Jürgen Tuttas — SA from a European view

Leoni Kruger
LEPHALALE — Jürgen Tuttas, Commissioning Manager for Matimba Power Station from 1984 until 1993, recently visited Lephalale to introduce a book he wrote about his time in South Africa. Mogol Post met him at the Palm Park Hotel where he stayed during his visit and he explained that his book was written in “three parts”.
The idea for his book, “Tropic of Capricorn”, originated after he came back to Lephalale in 2005 until 2014. “I thought it was worthwhile to write stories about what we had experienced in South Africa from a European view. At first I was not sure where to start and what I wanted to say, but the more I wrote, the more I had to tell” he said. Initially the book was handwritten but later it was typed with “two fingers” on a computer. All 370 pages of it.
Jürgens explains that the first part of the book deals with him and his wife, Dietgard’s, experiences while staying in Lephalale from 1984 to 1993. “When we came to South Africa, we didn’t have a clue about politics and we had no idea how apartheid worked. We were also not aware of the huge differences between the big cities and the smaller Bushveld towns. For us, everything felt like a normal South African life. At Matimba, the working atmosphere between the black and white cultures was very peaceful and there was nothing wrong” he says.
Over the years Jürgen became interested in the political developments after the former State President FW de Klerk took over from PW Botha. “I try to explain the changes that developed over the years in South Africa through the eyes of a European”. The first part of his book ends with a tearful goodbye at the former Jan Smuts airport. He says that lifelong friendships started in Lephalale and it was sad to say goodbye to the beautiful country and its people. “We however still had it in mind that we would perhaps have to come back with the completion of Matimba” he said.
There was a short interim between the first and the second part of the book. They were living in Germany and he says it was very difficult for them to adapt to the European winters after living in the sunny South Africa (especially Lephalale). “We arrived in Germany in August 1993. The sun was not shining and it was dark for three months” he says. Dietgard was very firm about the fact that she never wanted to return to Germany and she just wanted to stay in Lephalale. “South Africa is a wonderful country with wonderful people, there is a certain kind of freedom of life in SA” she says.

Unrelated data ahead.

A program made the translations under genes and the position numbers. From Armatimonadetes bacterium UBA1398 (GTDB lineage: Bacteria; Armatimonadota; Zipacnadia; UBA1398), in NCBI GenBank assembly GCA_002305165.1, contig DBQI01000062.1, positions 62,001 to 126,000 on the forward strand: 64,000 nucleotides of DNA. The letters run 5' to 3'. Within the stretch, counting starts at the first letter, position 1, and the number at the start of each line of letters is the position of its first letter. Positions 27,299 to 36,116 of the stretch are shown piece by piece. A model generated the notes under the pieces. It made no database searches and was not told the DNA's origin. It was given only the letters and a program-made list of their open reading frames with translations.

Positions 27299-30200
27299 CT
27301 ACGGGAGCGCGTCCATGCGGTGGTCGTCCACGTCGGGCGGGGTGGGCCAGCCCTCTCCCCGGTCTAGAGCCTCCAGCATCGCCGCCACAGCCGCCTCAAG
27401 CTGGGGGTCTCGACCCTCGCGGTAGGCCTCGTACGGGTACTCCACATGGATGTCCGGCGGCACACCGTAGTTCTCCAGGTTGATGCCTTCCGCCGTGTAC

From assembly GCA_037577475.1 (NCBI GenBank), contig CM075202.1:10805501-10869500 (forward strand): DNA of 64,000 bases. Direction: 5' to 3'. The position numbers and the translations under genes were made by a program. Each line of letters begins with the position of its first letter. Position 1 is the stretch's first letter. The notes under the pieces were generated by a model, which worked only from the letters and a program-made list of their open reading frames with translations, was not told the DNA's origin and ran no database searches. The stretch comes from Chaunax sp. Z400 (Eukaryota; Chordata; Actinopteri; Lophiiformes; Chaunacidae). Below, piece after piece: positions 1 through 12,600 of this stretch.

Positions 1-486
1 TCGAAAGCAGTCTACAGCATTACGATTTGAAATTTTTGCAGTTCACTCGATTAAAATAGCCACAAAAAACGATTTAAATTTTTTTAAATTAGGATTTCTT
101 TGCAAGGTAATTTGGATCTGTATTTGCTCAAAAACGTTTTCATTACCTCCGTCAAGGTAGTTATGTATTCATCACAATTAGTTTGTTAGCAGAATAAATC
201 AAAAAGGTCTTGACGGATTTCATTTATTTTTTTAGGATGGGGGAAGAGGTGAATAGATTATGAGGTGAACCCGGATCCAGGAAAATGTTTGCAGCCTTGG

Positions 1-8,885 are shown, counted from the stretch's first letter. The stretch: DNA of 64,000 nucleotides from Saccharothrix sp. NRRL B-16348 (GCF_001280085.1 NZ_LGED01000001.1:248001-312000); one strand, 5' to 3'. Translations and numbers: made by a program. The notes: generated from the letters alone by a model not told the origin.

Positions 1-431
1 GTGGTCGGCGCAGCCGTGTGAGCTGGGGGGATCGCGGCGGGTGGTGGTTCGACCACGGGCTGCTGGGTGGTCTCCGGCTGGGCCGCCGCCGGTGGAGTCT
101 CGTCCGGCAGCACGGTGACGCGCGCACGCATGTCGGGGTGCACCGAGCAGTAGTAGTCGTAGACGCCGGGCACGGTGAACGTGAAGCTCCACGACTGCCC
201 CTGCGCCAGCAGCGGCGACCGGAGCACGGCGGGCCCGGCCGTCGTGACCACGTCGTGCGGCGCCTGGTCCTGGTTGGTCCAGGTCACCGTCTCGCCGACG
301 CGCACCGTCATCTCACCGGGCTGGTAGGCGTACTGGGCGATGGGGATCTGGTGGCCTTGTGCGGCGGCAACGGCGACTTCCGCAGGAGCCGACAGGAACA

Then the sun came to them in the form of a visit from dear friends from South Africa, Ute and Attie Martin. “They came to visit during June in 1995 and although Germany is not a rugby country, we managed to watch the opening match of the Rugby World Cup together.
“The Martin’s then used Dietgard’s car to travel around Europe and when they came back I could give Attie the good news that we could watch the final World Cup match on television. We celebrated the victory with Boschendal Sparkling wine. It was an evening we will never forget” Jürgen says.
The second part of the book starts with Jürgens’ return to Matimba from 1995 until 2002. “The political change in principal was completed” he says.
“I have sweet heroes in South Africa; in the first place is FW de Klerk – he initiated something that resulted in himself losing power; and that is not something you would expect from a politician. My second hero is Pieter Dirk Uys whom I haven’t met yet and the third one is Zaphiro – he is capable of drawing the truth” he concluded.
Jürgen was also president of Mogol Golf Club for five years and it was during this time that he got the opportunity to meet FW de Klerk. “I remember we met in a locker room at a golf club in Centurion and I saw that he carried his own bag. When I realised who it was, I was very nervous, but I will never forget what he said to me – Not everything we did was perfect, but it was the right thing to do”, says Jürgen.
At the end of 2001 Jurgens’ work permit was not extended and they had to return to Germany for the second time. Again, leaving South Africa was heart-breaking for them. For the next three years he worked in Shanghai.
Part three of the book is written about the period from 2005 until as recently as 2014 when they were living “in and out” of South Africa. Jürgen and Johnny Erasmus, the owner of Palm Park Hotel, are good friends and Jürgen became involved in the renovation and upgrading of the Palm Park Complex. It was during this period that he decided to write a book.
Maybe this is their last visit to South Africa, he said. They are not youngsters anymore. But South Africa and its people will be cherished in their hearts forever. And one day he wants his ashes to be scattered in the yard of their former home in 5 Gruis Ave in Onverwacht.
Jürgens’ book, Tropic in Capricorn is only available in German and it is dedicated to Stephan Hattingh, a good friend of theirs who died in a car crash and Nick Kilroy who tragically died in a helicopter crash around eight years ago.

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